It’s still a sellers’ market
Don’t fall into the trap of thinking that the end of the stamp duty holiday is the end of sales success. Reports are coming in of a positive moving market ahead, with some very encouraging statistics in early autumn.
More….but not quite enough
Rightmove found the number of new listings in the first two weeks of September 2021 was up 14% on the last two weeks of August. Although encouraging, it is far from an oversupply of property. The trickle of new-to-market homes will hold up values and continue the sellers’ market as we move through the last quarter of the year and into 2022.
To put the current supply and demand situation into context, there are 10.1% fewer properties for sale now compared to the same period in 2020, with demand up 20.2%, according to property data analyst TwentyCi.
Looking at property through fresh eyes
The motivation to move home remains undented and in a recent article, The Times reported on the ‘deeper dissatisfaction with our homes’ uncovered in the first lockdown. In addition, a new study by Samsung Electronics UK found that 74% of UK consumers look at their homes differently now than they did 18 months ago.
This level of discontent was evidenced later on in the same study. Over half of homeowners questioned (52%) said their long-term property plans had changed, with 22% wanting to sell their property and buy a new one a top priority, followed by 12% looking to buy another property to rent out and 11% buying a second home for themselves.
Tenants too are reflecting on their next property step, with 64% of renters reporting that the pandemic had changed their future plans. Almost a quarter are now considering buying (23%), with 19% planning to purchase a property sooner than anticipated (19%).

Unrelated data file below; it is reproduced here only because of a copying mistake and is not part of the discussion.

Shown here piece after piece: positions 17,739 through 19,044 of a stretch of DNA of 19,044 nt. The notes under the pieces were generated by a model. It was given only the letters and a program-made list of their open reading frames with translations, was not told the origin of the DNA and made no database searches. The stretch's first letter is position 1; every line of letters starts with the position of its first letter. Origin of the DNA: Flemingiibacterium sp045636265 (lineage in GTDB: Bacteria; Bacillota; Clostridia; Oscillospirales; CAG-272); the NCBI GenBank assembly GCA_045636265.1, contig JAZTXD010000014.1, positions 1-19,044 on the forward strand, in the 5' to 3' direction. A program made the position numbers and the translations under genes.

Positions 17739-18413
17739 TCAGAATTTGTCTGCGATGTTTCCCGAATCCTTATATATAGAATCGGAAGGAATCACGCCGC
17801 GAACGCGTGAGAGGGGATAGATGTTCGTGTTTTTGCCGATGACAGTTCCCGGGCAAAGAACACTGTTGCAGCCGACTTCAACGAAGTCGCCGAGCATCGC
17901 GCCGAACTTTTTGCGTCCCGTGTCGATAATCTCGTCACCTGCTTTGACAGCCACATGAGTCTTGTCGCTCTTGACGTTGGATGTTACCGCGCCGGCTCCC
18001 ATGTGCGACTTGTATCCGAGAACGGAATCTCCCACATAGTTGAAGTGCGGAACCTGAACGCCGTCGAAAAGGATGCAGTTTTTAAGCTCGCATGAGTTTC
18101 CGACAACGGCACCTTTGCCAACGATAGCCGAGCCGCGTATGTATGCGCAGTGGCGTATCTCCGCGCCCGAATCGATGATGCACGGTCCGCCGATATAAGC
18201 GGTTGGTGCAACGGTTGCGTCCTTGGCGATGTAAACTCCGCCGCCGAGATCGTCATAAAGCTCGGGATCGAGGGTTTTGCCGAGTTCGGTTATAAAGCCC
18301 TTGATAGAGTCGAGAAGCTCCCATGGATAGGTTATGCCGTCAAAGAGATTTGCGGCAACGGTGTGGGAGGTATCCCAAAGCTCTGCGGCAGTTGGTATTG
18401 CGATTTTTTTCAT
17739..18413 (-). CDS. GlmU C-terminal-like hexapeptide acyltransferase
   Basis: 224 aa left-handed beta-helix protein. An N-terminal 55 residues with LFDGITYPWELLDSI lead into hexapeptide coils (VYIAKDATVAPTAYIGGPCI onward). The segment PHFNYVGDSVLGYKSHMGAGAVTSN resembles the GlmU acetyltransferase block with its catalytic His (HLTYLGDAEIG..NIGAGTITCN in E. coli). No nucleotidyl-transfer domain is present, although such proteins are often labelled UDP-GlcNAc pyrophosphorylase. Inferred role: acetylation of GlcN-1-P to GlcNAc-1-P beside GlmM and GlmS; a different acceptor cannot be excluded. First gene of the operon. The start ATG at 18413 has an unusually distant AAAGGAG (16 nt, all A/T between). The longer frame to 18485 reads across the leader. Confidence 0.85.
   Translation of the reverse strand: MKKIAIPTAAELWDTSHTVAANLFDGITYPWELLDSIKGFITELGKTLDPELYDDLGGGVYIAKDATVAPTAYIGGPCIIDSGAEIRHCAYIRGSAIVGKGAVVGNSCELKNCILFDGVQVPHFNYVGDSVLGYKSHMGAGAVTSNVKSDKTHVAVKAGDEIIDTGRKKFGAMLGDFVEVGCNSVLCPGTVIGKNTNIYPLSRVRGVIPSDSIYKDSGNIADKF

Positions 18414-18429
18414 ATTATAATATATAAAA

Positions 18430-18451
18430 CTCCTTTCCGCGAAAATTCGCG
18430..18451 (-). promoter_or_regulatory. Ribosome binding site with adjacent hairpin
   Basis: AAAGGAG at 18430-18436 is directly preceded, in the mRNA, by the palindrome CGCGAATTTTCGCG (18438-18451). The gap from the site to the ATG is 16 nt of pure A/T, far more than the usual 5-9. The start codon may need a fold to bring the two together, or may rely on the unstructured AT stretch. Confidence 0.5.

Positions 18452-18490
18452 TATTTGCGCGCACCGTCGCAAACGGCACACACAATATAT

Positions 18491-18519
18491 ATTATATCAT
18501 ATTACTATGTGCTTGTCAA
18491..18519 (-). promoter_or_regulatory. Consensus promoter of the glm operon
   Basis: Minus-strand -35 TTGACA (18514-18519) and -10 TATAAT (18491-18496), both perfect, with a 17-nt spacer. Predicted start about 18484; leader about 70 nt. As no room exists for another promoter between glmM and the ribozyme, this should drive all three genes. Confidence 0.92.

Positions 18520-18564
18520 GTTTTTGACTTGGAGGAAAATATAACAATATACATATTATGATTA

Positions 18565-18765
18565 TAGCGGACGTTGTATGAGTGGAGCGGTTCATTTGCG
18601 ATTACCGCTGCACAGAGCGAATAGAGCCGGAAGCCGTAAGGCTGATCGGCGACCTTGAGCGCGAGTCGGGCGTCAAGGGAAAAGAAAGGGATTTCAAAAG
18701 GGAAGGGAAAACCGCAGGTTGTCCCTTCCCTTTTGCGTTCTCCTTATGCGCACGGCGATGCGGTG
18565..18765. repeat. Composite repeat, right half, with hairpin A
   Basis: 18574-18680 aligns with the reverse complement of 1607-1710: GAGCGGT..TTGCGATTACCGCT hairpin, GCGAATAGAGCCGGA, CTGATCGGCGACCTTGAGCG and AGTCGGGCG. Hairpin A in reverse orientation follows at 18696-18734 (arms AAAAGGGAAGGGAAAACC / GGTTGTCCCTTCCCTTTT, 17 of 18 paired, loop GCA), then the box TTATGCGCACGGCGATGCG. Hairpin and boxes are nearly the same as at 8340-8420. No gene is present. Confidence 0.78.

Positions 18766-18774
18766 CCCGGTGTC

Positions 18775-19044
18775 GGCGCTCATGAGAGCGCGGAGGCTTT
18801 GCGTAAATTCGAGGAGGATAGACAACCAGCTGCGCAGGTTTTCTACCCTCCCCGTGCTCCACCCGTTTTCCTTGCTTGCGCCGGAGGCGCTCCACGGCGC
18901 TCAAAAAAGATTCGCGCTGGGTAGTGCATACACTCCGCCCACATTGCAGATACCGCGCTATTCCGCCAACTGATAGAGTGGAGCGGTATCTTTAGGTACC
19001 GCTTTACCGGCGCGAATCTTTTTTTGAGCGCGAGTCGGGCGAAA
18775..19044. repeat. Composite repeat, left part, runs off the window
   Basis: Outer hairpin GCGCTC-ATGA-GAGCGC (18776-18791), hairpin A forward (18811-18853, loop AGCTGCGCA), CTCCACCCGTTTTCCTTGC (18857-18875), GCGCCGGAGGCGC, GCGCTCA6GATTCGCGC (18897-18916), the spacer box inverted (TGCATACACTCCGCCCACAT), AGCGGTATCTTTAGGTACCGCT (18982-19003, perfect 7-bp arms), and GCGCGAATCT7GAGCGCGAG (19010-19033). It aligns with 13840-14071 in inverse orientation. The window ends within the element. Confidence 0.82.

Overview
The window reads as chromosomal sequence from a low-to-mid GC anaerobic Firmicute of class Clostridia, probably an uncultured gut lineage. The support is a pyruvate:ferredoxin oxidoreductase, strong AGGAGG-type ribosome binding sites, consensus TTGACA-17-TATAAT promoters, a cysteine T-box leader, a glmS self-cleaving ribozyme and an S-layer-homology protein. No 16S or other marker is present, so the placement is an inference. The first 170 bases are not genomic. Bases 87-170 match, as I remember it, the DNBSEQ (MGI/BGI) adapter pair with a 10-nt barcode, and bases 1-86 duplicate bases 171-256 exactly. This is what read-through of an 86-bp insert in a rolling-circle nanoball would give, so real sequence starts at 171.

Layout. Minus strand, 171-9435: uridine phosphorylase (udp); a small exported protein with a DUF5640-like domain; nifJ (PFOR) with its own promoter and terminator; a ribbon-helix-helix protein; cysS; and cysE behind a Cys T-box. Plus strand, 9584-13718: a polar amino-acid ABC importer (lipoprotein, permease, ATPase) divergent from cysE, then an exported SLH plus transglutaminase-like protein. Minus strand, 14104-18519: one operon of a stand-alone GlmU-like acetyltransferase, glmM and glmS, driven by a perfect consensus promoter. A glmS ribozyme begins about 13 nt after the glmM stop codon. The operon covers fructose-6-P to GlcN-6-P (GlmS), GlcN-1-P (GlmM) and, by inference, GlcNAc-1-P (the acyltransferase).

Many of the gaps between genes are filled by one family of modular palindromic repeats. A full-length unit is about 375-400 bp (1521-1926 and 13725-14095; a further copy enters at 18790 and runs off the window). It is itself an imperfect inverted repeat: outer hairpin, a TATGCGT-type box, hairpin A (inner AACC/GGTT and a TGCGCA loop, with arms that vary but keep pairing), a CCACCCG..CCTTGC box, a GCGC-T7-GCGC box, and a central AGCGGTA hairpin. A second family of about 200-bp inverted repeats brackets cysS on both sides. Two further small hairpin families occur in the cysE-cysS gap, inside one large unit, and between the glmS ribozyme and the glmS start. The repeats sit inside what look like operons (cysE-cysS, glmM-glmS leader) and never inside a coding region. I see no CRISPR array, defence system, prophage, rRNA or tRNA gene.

Finding that ‘fit for purpose’ home
Although clichéd and over reported, agents agree that buyers are still looking for an antidote to where they currently live – be that faster broadband speeds, an extra room to turn into an office or a bigger garden. Many just dream of a bigger kitchen so they can cook for their family more conveniently with sufficient space for family and friends to gather, but the underlying reason for moving remains dissatisfaction in the face of re-evaluated lifestyles.
Also advancing up the agenda and spurring on home movers are eco issues – perhaps coming as no surprise in the wake of a fuel and energy crisis. The Samsung Electronics UK study also found 79% of Brits now consider how green and environmentally friendly their property is a priority – as well as the impact on the local environment.
Worries about the downturn in prospects with the stamp duty holiday ending and furlough winding up have been misplaced, as the Building Societies Association quarterly Property Tracker survey illustrates. The number of people for whom the risk of a job loss presents a barrier to homeownership is plummeting. Only 34% are putting their buying plans on hold due to the thoughts of a redundancy, after reaching a peak of 68% in September 2020 and resting at 45% only three months ago.
Buying & borrowing for the first timer
One home buying group not fazed by the end of the stamp duty holiday is first-time buyers – purchasers who are essential for a fluid and fast-moving property market. They retain favourable treatment, paying zero stamp duty if their purchase price is £300,000 or less, while first-timers buying a property worth between £300,000 and £500,000 will only pay 5% on the portion of the purchase price that exceeds £300,000.
Property novices can also use their stamp duty benefit in conjunction with the Government-guaranteed 5% mortgage scheme that has, in turn, stimulated the whole lending market to re-introduce low-deposit home loans.
We’d love to discuss the changing nature of the property market with you, relating current trends to the home you own or a property you wish to purchase. Contact us for buying and selling advice that’s tailored to your personal circumstances.
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